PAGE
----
The fact is, as Fulvio Scaglione observes on[4] that the Armenians are to some extent victims of the realpolitik imposed on the entire former Soviet area by the war in Ukraine, as well as by the complex game of alliances in the Caucasus.

«Russia – he writes – has always been the main sponsor of Armenia, and therefore also of Armenian Nagorno-Karabakh. For many years, Moscow has opposed Azeri claims, even at the UN. But those were the times when the Kremlin was at war with Georgia over South Ossetia and Abkhazia, Russian-speaking and Russophile, and therefore spoke out against any attempt to change the situations on the ground by force. Now Russia is carrying out an invasion in Ukraine, it certainly cannot use certain arguments. Furthermore, besieged by sanctions and with a network of international relations much more limited than before, it can’t compromise relations with Turkey, a great sponsor of Azerbaijan but also a vital country for the Russian economy (the Turks import from Russia on 25 % of the oil and 50% of the gas they consume) and decisive for the political and military balances on the Black Sea and beyond.”



Some observers have noted that the end of Artsakh and the exodus of its inhabitants is a poisoned fruit of the Russian-Ukrainian conflict which has now dragged on for 19 months without finding a solution.

Russia seems to want to fuel sources of tension where it can in the conflict it has now engaged between itself and the Western world. Thus it essentially blessed the operation conducted by the Azeri military and seems to bless the looming conflict in the Western Balkans which could affect Kosovo.

“Tension is rising – writes Pierre Haski[5] – between Serbia and Kosovo, after the serious incidents with an armed commando of which Pristina accuses Belgrade.A local dispute that takes on an international dimension: Russia supports Serbia, while NATO has forces in Kosovo.
An unresolved or poorly extinguished conflict is a potential time bomb. We saw it in the Caucasus, with the recovery of Nagorno-Karabakh by Azerbaijan, which brought thousands of Armenians onto the roads of exodus.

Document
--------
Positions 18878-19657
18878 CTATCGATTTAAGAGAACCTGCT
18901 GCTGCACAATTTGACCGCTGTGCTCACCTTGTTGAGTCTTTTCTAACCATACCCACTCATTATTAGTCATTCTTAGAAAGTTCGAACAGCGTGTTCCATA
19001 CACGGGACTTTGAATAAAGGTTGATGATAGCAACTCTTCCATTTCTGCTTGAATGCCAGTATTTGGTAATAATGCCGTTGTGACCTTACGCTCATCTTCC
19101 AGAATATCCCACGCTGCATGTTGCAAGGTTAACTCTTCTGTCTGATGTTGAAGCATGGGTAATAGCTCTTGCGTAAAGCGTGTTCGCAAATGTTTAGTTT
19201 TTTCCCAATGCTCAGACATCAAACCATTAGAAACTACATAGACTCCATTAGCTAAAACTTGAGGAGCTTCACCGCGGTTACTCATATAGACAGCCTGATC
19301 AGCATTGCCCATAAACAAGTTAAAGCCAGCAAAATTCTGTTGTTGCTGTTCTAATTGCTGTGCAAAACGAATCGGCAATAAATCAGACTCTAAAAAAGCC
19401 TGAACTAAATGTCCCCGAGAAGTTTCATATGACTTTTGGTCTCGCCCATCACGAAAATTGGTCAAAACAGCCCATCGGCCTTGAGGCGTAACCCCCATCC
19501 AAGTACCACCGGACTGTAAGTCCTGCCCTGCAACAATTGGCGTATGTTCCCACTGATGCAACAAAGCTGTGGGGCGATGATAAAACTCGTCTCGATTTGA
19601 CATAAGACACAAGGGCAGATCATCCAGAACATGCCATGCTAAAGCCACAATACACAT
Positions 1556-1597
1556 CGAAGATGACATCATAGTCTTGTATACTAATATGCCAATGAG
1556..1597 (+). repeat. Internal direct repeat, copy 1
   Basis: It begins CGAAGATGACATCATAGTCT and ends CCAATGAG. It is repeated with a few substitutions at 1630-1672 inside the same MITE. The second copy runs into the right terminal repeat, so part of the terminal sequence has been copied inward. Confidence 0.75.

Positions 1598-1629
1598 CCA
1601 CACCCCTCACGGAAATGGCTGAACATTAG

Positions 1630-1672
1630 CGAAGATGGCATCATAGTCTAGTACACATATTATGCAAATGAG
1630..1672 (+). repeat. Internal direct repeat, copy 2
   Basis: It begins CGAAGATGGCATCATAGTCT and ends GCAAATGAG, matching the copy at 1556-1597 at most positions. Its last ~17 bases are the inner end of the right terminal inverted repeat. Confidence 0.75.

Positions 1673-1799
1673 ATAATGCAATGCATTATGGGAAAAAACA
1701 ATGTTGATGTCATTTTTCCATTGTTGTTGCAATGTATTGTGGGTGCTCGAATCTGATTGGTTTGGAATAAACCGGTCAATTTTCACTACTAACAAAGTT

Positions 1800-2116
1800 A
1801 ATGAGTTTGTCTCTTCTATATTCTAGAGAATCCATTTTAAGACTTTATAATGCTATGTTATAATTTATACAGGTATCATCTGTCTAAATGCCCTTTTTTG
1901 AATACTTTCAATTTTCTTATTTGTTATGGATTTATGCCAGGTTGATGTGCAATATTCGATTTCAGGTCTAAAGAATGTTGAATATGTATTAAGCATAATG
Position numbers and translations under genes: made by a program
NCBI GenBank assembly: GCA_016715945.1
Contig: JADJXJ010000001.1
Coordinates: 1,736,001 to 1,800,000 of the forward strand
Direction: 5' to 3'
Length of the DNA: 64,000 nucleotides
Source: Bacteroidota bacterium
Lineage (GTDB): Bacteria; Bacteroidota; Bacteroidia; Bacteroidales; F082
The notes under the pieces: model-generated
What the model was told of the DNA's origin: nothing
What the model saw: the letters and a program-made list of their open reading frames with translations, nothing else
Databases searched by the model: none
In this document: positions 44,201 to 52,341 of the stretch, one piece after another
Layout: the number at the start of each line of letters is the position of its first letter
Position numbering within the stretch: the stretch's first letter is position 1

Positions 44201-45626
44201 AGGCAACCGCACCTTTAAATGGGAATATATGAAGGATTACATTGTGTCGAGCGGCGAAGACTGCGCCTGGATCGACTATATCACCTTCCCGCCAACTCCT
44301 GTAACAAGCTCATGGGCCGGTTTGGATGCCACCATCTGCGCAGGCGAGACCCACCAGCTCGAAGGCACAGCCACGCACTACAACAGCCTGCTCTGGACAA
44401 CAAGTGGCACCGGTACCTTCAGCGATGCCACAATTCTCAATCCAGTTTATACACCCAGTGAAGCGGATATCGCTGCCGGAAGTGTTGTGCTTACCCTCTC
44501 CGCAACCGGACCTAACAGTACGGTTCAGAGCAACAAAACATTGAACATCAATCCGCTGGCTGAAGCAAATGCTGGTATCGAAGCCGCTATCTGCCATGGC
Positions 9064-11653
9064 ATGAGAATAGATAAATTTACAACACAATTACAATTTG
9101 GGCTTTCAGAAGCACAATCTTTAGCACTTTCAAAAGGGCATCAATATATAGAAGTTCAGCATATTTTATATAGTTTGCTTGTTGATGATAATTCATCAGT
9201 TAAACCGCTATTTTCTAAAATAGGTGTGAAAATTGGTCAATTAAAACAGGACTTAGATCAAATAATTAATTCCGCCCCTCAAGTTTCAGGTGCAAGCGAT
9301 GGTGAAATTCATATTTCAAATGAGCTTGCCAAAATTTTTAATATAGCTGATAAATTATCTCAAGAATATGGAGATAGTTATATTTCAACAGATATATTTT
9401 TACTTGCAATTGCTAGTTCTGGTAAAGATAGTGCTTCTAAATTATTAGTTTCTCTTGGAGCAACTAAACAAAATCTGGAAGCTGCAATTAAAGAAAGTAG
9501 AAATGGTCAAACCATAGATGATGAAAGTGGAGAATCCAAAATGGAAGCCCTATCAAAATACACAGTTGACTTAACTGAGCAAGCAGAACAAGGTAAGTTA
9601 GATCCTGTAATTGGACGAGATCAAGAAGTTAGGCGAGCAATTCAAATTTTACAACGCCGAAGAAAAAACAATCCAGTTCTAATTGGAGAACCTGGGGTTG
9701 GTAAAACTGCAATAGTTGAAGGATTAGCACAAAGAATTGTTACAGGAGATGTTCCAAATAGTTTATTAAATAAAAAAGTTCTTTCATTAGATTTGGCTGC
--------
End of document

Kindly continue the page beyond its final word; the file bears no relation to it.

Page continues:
This is also what threatens the southern flank of Europe, between Serbia and Kosovo.”

Russia, we add, provides Serbia with full support in this dispute, happy to increase the headaches for NATO, also considering that the former Serbian province, self-proclaimed independent in 2008, is still under the protection of the Atlantic Alliance which maintains a armed contingent.

“The European Union – concludes Haski – is trying with great difficulty to mediate between Belgrade and Pristina, using the carrot of joining the EU by 2030. But this prospect still seems too uncertain to calm the nationalist impulses of both parties .»



In this complex picture in which no place is far away and we are all interconnected, the almost inaction of
EU and USA in the crisis affecting Artsakh.

“Europe – writes Scaglione[6] – can’t afford it: after renouncing Russian gas, Azerbaijan has become one of the major suppliers of EU countries and we can’t antagonize it.»
(however in recent days a group of MEPs has launched a petition in support of Nagorno Karabakh).

The United States, for its part, has long been following the moves of Nikol Pashinyan, who, as already mentioned, is flirting, perhaps even a little clumsily, with the West.

Washington has never abandoned the old project, developed during the time of George W. Bush which it produced in 2006
the Baku-Tbilisi-Ceyhan oil pipeline which effectively detached the Southern Caucasus from the Russian area of ​​interest to make it gravitate into the orbit of Turkey, a NATO member country and friend-rival of Moscow.

“The transfer of Nagorno to the old Azeri ally Ilham Aliyev – concludes Scaglione[7] – serves the purpose very well: now the Americans have to do nothing but wait for Armenia, like a ripe fruit, to settle in their basket.”




[1] DAILY FOCUS, Fuga dal Nagorno-Karabakh,, 25 Settembre 2023;
[2] G. Gavin, (Politico, Belgio), ARMENIA
È cominciato l’esodo dal Nagorno Karabakh, internazionale N. 1531, 29 Settembre 2023;
[3] L. Steinmann, Il Nagorno senza più armeni,, 30 Settembre 2023;
[4] F. Scaglione, Gli armeni vittime della “realpolitik”,, 29 Settembre 2023.
[5] P. Haski, Entre Serbie et Kosovo, le feu nationaliste mal éteint menace de repartir,, 26 Settembre 2023
the translation from french is mine;
[6] F. Scaglione, Gli armeni vittime della “realpolitik”, cit.;
[7] F. Scaglione, Gli armeni vittime della “realpolitik”, cit.